Published Date

January 1, 1946

Resource Type

GI Roundtable Series, Primary Source

From GI Roundtable 29: Is Your Health the Nation’s Business? (1946)

Although a great many people know that ways must be found so that everyone can secure good medical care more rapidly, and pay for it more easily, there is no such agreement on just how this should be done. In particular, opinions vary a good deal on the government’s role in the future of medical care. Some think no further government activity is necessary. Others think that the government must play a part, but differ as to how big that part should be. Proposals range from tax support for such limited purposes as school health programs, to a complete national health program paid for through “national health insurance and general tax funds.”


Hands of Government!

Present governmental activities in providing health services are generally accepted. Each American citizen spends about a dollar a year for control of contagious diseases, installation of pure milk and water supplies, and other public health services. That dollar is considered a good investment. Though state-supported hospitals for mental illness and tuberculosis are sometimes criticized as insufficient, no one wants them eliminated. Rather, public pressure is for their improvement and expansion. So on through the long list of local, state, and federally supported health services.

Yet, at first, almost all tax-supported services met violent opposition from small groups whose interests were temporarily affected. When, for example, the testing of dairy cattle for tuberculosis as a means of keeping contaminated milk from the markets was proposed, dairymen bitterly opposed it. They said that any such measure would mean political control and regimentation.

Similar protests have frequently come from representatives of the medical profession, who usually oppose the extension of tax-supported health services. In 1944, for example, the governing body of the American Medical Association, while recognizing the need for improved early diagnosis and treatment of tuberculosis, did not favor increased federal responsibility in this field, and refused to support a bill in Congress extending federal financial aid to the states for the control of tuberculosis. Aware that under present conditions over half the patients admitted to tuberculosis hospitals are already in an advanced stage of the disease, most public health experts considered this bill a vital measure toward the ultimate wiping out of tuberculosis. In spite of the position taken by the American Medical Association, Congress passed the law without a dissenting vote one week later.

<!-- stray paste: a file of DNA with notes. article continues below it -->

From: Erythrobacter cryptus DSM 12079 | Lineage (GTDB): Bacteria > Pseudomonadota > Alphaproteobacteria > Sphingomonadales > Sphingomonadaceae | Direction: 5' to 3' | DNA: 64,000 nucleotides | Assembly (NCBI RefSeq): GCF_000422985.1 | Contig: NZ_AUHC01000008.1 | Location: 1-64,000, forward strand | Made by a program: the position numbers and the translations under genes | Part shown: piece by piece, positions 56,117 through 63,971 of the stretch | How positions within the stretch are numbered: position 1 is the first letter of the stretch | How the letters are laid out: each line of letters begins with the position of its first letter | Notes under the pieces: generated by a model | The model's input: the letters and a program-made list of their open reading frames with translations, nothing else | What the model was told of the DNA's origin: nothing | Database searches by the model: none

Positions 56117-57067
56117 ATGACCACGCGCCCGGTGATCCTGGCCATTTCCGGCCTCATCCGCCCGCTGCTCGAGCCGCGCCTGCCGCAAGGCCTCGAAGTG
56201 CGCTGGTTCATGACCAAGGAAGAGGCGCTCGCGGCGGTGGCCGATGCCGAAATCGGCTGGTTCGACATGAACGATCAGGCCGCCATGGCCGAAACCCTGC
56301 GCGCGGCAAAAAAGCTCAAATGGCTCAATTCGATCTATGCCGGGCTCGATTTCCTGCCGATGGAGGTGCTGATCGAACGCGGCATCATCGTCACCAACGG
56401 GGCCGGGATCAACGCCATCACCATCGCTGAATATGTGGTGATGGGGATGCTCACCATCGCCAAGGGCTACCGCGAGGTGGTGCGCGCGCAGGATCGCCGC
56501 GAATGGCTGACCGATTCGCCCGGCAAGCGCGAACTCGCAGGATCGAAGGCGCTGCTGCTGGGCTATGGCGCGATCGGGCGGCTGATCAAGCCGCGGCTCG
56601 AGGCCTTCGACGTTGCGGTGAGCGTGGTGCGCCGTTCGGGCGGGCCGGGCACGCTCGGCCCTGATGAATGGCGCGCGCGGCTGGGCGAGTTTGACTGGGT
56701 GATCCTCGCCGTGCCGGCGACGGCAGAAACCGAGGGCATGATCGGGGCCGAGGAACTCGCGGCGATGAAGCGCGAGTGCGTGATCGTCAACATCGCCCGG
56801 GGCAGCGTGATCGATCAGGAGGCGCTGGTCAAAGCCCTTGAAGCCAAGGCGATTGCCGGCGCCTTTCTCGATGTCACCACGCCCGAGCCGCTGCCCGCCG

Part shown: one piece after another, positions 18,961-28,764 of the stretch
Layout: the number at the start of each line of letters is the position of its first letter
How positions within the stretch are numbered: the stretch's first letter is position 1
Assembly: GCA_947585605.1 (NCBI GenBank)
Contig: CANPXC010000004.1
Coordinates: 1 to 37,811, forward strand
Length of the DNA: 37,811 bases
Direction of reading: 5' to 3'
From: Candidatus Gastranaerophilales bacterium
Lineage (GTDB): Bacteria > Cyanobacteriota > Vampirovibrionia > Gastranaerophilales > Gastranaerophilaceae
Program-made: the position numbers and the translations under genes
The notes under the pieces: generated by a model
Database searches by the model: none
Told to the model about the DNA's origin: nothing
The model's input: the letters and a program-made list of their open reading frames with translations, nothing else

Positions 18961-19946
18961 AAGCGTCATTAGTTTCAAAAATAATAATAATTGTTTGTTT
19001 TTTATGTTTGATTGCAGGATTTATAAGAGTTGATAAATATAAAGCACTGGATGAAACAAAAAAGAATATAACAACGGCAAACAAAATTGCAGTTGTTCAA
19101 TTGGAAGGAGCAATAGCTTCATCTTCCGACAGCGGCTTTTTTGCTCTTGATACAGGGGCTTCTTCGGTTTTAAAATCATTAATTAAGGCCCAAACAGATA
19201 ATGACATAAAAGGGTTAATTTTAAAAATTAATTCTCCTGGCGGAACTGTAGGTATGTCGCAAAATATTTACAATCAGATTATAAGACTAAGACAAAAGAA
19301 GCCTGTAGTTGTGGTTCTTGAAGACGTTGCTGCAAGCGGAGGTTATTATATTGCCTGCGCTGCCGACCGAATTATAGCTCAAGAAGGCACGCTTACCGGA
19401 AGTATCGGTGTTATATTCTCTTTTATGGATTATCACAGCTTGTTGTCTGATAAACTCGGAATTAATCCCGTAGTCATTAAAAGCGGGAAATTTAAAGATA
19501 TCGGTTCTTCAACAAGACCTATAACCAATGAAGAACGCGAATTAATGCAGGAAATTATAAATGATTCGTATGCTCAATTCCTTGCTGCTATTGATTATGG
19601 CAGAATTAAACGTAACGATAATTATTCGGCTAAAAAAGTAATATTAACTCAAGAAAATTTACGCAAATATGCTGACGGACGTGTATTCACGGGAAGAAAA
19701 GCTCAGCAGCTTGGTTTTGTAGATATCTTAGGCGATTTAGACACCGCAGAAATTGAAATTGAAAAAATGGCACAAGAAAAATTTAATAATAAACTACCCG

The A.M.A. today is strongly opposed to any form of government-sponsored health insurance on the ground that “it would bring political control of medicine and interfere with the personal relationship between patient and physician.” For some years, the A.M.A. has held that the intimate bond between patient and physician is threatened or destroyed when the patient himself does not pay his doctor on a fee-for-service basis. Yet the A.M.A., yielding to public pressure for an easier way of meeting sickness costs, now supports voluntary health insurance run by commercial companies or by medical societies. This is a reversal of its position of ten years ago when the A.M.A. editorialized against proposals for voluntary health insurance as measures of “socialism and communism inciting to revolution.” In July 1945 the A.M.A. declared its position in a program, summarized in a later section of this pamphlet.

Voluntary insurance

Voluntary insurance against the costs of hospitalization and physicians’ services has, however, had a considerable develop? in the United States. The oldest of these insurance plans are those organized in certain industries, especially in mines and railroads, which often operate in remote regions where medical services are scanty. Usually, a monthly deduction of a dollar or two is made from employees’ wages and a like amount is often contributed by employers. These funds are then pooled and are used to pay for the medical care which may be needed by the employee. Employees’ families are sometimes but not generally included. Few new plans of this type have been started in recent years, although one has received wide attention-that organized at the Kaiser ship-yards on the Nest Coast.